The surveys provide a snapshot only, recording incidental sightings rather than providing a systematic survey. AECOM site visits and Westfield staff reports confirm that the north-facing wall, visible from the retail mall, has remained green, with fortnightly maintenance, and is enjoyed by customers and staff alike.
Any irrigation issues have been solved quickly, and failing plants have been replaced, albeit by ornamentals rather than native species. Reports suggest that customers enjoy sitting by the living wall, and that it has become a great attraction at Westfield London.
The wall’s south side, facing the residential area, has suffered from access issues, less frequent maintenance and greater sun exposure. Irrigation by weep-hose is uneven, due to faults in the irrigation line, and the wall edges in particular have suffered. Some sections that have failed have not been replaced, and where they have been replaced, again plants tend to be ornamental rather than native. Thus the south-facing wall has not maintained a consistent level of attractiveness and greenness.
While the south-facing wall has received less care, invertebrate sightings suggest it has greater overall biodiversity value than the more ornamental north-facing wall. Drought-tolerant species, including ivy and sedums, dominate, but other species - ox-eye daisy, yarrow, various grasses - from a nearby wildflower area, have also colonised the south wall in areas of plant failure and decay. Irrigation failures caused a dramatic gradient effect, from drought-loving species at the top, to wetloving species at the bottom, providing a range of wildlife conditions.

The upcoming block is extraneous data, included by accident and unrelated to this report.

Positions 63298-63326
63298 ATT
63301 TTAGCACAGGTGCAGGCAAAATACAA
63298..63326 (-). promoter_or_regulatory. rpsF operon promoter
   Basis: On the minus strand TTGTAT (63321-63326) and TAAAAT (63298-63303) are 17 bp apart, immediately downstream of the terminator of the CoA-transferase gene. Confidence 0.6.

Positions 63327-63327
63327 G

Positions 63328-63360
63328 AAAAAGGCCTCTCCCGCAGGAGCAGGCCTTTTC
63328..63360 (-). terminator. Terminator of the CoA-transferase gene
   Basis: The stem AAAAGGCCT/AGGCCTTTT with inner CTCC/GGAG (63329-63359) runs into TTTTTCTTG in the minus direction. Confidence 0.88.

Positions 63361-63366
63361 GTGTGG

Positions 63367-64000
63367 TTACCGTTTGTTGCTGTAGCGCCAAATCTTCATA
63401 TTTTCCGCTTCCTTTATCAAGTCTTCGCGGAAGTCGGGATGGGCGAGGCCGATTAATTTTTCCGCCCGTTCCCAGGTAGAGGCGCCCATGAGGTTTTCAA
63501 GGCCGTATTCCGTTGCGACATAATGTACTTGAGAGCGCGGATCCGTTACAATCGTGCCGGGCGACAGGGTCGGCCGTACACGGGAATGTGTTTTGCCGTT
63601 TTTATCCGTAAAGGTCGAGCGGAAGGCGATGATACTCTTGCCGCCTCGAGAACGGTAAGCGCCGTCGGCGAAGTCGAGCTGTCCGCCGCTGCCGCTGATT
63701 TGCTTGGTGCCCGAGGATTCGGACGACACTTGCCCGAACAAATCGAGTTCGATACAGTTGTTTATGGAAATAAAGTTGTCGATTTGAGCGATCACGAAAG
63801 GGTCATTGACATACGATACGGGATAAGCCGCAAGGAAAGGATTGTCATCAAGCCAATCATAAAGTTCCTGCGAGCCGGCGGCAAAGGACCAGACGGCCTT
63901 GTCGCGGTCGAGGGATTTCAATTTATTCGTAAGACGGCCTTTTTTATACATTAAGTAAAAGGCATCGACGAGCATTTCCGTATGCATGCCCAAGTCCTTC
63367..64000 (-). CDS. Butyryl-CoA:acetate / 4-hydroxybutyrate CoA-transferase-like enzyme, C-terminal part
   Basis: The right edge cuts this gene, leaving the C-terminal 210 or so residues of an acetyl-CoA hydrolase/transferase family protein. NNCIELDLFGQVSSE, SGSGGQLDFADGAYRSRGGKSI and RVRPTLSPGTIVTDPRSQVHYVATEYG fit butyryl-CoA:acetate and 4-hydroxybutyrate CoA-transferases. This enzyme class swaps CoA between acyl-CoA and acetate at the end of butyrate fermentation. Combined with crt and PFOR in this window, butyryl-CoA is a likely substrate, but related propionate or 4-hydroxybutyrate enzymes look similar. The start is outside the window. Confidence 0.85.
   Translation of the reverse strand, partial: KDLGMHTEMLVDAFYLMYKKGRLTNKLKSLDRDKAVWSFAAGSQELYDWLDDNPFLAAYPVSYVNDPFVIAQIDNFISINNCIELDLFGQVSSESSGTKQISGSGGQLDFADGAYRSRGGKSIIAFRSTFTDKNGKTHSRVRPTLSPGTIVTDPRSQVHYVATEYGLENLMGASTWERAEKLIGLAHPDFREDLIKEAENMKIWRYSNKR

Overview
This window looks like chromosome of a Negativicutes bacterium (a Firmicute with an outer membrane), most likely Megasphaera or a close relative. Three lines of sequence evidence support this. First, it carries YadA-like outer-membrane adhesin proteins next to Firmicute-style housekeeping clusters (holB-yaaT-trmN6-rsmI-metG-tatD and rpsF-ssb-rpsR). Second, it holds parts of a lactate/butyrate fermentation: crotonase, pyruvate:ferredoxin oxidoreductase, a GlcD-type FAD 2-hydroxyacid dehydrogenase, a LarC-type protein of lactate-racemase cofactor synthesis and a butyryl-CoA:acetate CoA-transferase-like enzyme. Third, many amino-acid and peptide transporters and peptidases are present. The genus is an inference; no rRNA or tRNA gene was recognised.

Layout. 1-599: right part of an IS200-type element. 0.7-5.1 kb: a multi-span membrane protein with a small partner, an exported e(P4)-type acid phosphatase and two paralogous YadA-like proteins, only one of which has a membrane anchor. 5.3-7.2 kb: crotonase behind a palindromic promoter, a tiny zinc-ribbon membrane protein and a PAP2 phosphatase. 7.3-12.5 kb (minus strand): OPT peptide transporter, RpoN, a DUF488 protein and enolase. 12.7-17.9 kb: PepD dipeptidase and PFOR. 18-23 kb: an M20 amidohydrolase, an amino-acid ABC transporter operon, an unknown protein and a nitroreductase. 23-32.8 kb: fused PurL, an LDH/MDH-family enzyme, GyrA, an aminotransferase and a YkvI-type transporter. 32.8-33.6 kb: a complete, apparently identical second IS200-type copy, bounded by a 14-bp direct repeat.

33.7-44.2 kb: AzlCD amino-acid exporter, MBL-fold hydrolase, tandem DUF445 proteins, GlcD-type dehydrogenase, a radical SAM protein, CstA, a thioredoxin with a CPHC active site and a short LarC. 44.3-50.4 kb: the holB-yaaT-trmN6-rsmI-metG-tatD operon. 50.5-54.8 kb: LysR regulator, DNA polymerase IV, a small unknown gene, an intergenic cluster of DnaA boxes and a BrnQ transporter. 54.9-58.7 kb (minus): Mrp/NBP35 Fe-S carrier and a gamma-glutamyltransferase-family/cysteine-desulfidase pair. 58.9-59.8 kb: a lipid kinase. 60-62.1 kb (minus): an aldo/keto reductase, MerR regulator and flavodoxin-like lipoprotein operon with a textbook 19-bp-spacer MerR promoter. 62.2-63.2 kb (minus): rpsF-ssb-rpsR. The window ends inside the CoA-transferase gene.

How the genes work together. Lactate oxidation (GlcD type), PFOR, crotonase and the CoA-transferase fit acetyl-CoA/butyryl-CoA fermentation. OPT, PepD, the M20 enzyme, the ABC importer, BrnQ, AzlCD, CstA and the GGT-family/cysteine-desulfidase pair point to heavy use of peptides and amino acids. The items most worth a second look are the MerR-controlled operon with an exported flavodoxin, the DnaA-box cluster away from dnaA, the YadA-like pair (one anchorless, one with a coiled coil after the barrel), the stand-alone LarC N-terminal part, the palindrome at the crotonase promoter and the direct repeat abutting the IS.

There is a conflict between creating a wall
that is both attractive and green all-yearround,
and one that is biodiverse. To
achieve one aspiration, the other must be
at least partly compromised. Technological
advances in living wall construction and
irrigation, combined with well-informed
plant choice, make attractive green walls
easily attainable these days. (For example,
emitter pipes combined with capillary
mats ensure more even water coverage
than weep-hose systems, while deeper,
tilted tray cells hold more moisture for
Achieving biodiverse living walls is more
complicated. We have observed through
this study that applying cultivated native
plant species does not necessarily bring
about biodiversity. Sufficient time and
resource is required to research and select
the plants. For example, fast-growing
drought-tolerant plants should not be
associated with less competitive species
that will be overtaken in time.
Allowing colonization and succession by
nearby native species is favourable and so
too is seasonality, yet both will provide
patches of brown and decay. Gary Grant,
of Green Roof Consultancy Ltd., and
original AECOM design team member
says, ‘There is a problem establishing
native species in natural associations
to provide year-round uniformity of
appearance’. Certainly, conditions that
favour biodiversity can be at odds with
what most people consider ‘attractive.’
Until the general population’s aesthetic
changes, it is probably best to accept
that one goal — either attractiveness or
biodiversity — will take priority over
Alexandra Steed is senior director, landscape architecture and Warren Osborne is a director at AECOM.